Henriette (Isabelle Teboul) and Louise (Alexandra Pic) are two blind orphans living in a church owned orphanage. What the nuns who oversee the orphanage are completely oblivious too is the fact that once night falls Henriette and Louise’s sight is restored and along with it comes a taste for blood. The two eventually leave the orphanage after being adopted by a doctor who hopes to one day cure their blindness. Once out of the orphanage, Henriette and Louise’s bloodthirst as well as their penchant for troublemaking grows and the duo’s nightly adventures become more violent and dangerous as they encounter various other creatures of the night.
Two Orphan Vampires (Les deux orphelines vampires) is an interesting film in the sense that it essentially sees Rollin taking the style of his 70’s vampire films and transporting it into the 90’s, the main difference being the downscaling of the eroticism often found in his 70’s works. Setting that aside Two Orphan Vampires is still unquestionably a Rollin film. The pacing this time around is a little more languid even by Rollin standards and yet never once does the film become boring. In fact the leisurely pace couldn’t have been more suitable for the random nature of the film and the orphans surreal run-in’s with other fantastic creatures like a hunted she-wolf, a lonely, mournful ghoul and most memorably, the “midnight lady”, a powerful vampire-like creature sporting large bat wings, just one of many quintessentially Rollin visuals seen throughout the film and oftentimes with the screen saturated in blue as it being the color the orphans see in. The film is also one of Rollin’s most satisfying when it comes to his usual devise of having a film centered around two females with Henriette and Louise being two of the most fully realized of Rollin’s reoccurring “two girls” motif, thanks in no small part to the fantastic performances of Teboul and Pic. Its never revealed just what the relationship between Henriette and Louise is and it didn’t need to be, their sisterly devotion and beautifully poetic exchanges of dialogue is both convincing and touching ultimately making the film all the more powerful.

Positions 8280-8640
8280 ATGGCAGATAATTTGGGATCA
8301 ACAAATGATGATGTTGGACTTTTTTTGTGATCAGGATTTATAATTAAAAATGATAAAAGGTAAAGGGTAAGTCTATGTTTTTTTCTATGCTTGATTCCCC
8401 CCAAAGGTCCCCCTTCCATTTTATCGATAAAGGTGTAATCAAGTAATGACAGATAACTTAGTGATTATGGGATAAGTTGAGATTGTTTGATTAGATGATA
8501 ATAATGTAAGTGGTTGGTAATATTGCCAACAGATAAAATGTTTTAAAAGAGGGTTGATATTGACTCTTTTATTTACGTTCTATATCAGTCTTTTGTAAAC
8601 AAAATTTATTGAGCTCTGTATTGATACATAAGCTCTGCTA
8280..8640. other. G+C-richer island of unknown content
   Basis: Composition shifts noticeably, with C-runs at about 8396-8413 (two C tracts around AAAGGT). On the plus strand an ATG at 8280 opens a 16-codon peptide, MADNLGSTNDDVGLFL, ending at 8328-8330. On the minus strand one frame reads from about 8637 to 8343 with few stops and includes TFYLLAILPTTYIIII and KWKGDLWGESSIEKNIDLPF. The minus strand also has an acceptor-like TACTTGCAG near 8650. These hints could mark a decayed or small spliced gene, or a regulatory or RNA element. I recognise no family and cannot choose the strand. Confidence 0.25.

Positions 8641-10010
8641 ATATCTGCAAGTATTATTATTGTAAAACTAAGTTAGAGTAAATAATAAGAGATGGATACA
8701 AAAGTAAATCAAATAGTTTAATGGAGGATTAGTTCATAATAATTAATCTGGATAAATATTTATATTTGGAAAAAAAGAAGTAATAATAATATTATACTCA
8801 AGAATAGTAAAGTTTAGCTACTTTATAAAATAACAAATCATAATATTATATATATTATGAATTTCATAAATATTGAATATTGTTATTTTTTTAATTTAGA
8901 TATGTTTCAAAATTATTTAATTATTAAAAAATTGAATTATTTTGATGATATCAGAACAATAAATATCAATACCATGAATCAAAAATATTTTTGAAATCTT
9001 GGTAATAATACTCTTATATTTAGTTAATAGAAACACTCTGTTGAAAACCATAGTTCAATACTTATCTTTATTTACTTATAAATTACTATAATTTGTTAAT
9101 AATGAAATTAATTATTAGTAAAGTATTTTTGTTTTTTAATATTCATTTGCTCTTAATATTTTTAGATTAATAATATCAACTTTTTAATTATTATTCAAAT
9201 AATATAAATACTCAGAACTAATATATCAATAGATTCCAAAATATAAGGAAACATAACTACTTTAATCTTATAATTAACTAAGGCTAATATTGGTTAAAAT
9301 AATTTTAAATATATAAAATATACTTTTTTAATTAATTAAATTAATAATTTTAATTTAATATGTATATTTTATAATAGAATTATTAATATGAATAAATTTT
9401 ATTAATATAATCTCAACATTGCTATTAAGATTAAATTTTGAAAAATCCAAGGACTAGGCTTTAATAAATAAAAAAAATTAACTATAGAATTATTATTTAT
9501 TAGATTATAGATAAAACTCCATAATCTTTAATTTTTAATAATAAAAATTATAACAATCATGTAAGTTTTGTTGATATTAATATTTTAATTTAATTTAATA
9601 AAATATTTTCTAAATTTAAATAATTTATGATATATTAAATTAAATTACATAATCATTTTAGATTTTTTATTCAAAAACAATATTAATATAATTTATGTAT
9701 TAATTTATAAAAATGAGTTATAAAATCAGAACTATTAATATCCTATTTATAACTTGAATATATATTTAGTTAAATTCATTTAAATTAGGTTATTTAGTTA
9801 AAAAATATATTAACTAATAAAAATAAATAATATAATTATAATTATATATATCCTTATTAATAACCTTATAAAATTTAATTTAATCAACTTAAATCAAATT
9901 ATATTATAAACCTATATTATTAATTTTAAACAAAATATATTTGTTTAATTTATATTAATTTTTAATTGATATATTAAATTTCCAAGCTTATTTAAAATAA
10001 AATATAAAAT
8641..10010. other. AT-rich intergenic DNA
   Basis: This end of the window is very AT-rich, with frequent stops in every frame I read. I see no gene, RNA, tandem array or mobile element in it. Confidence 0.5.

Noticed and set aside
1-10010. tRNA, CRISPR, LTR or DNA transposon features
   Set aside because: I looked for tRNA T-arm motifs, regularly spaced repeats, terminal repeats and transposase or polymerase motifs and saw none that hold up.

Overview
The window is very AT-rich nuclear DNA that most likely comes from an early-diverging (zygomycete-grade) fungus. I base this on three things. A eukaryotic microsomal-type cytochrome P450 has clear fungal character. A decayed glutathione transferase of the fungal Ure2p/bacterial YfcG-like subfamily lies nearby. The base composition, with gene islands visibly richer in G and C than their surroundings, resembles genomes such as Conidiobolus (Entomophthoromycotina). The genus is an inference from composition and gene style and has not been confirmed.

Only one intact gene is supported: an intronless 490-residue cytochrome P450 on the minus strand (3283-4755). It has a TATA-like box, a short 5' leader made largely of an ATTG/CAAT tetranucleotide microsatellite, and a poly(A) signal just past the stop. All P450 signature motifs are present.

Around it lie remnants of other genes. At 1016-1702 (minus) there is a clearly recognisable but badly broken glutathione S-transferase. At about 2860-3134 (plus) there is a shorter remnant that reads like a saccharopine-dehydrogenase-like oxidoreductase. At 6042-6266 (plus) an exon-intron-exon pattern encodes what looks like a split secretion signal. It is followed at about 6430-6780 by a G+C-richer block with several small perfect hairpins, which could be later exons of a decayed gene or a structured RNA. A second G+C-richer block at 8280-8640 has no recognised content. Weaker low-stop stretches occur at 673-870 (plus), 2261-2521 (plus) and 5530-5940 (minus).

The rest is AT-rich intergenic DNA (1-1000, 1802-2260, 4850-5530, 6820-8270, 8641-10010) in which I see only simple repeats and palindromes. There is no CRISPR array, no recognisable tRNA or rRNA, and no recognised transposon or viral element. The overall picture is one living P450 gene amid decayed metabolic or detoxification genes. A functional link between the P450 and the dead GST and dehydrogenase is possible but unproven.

During this period Rollin wasn’t in the best of shape suffering from kidney disease which forced him to undergo dialysis treatments which prevented him from traveling to shoot the scenes taking place in New York City which were handled by assistant director Jean-Noël Delamarre. Another mishap taking place on the set involved Véronique Djaouti, the “midnight lady” who also doubled as the stills photographer for the film. While they may not look it on screen, the bat wings her character wore were so heavy that during filming for one of her scenes she cracked two vertebrae, although she soldiered on through the entire scene. On another somewhat negative front, composer Philippe D'Aram doesn’t look back on his soundtrack for the film too fondly referring to it as a “demo” rather than a finished film score due to the films miniscule budget which is a shame as the music is one of the films strongest attributes. Two Orphan Vampires might not be as highly regarded as Rollin’s 70’s vampire films but in the grand scheme of things it is undoubtedly one of Rollin’s most important films as not only did it mark his return to the subgenre where he found his style but in true Rollin fashion the film is a journey into the fantastique featuring two of his finest protagonists making it a film that lingers in the mind long after its over.